Treasury wasting millions on office space

The offices of Treasury civil servants are twice as large as those of private sector workers, leading MPs to criticise the government for wasting £326m a year on accommodation.

A report by the Committee of Public Accounts found almost one-third of the £1bn spent annually on public sector offices could be saved, and that government departments’ office properties were between 14% and 50% less efficient than benchmarks set by the private sector.

The worst performer was the Treasury with an annual average cost per person of £12,041 and allocated space of 232 square feet per person. Regular standards in the private sector are 100 to 120 square feet.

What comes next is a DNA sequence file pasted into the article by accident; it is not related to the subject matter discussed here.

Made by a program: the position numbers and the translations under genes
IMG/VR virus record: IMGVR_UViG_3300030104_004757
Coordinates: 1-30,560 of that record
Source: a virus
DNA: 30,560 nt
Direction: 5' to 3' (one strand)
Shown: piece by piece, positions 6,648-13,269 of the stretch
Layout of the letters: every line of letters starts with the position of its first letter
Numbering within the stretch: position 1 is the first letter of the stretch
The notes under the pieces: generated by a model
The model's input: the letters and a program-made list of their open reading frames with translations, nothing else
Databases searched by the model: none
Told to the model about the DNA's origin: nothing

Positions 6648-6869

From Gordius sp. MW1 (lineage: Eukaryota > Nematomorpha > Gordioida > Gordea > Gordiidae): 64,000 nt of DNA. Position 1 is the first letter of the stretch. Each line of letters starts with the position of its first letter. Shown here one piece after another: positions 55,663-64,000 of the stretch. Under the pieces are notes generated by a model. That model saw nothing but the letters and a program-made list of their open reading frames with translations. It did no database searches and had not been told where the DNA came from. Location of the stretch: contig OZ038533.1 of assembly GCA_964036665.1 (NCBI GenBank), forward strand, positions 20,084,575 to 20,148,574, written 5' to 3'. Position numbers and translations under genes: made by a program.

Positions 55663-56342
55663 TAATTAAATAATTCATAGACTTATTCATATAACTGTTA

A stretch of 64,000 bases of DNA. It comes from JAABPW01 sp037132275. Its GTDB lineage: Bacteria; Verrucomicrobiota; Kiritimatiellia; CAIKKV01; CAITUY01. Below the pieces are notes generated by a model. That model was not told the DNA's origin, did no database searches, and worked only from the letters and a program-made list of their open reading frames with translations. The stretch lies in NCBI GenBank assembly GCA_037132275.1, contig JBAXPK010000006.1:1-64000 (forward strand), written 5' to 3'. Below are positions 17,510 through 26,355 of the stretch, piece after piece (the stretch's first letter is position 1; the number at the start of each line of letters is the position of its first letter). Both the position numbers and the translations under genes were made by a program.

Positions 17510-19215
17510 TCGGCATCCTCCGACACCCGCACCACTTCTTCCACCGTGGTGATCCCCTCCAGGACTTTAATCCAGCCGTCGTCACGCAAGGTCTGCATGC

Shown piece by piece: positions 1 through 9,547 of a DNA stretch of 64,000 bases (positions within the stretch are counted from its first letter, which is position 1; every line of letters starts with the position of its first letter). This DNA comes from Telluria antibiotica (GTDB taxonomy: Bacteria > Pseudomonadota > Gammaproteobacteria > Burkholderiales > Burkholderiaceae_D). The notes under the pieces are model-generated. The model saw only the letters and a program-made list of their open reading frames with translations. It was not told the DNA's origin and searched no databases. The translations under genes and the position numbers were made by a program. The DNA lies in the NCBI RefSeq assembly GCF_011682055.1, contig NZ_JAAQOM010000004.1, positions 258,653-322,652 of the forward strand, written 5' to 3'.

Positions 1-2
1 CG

“There is room for improvement, given the poor performance of government buildings compared with the private sector,” said committee chairman Edward Leigh. “The Treasury should be setting an example to the other government departments, not bumping along in bottom place.”

Close to 50,000 government staff remain in London, despite it having the highest accommodation cost in the UK at £47 per square foot, or £9,000 per person per annum. The next highest was Yorkshire and the Humber at just £4,000 per person per annum, while the cheapest was in the North East at a mere £1,371 per person per annum.

 The Office of Government Commerce’s High Performance Property programme aims to save £1.5bn a year on property by 2013 through rationalising space. More than 75% of the 20,000 government posts suggested by the 2004 Lyons Review to leave the capital have been relocated.

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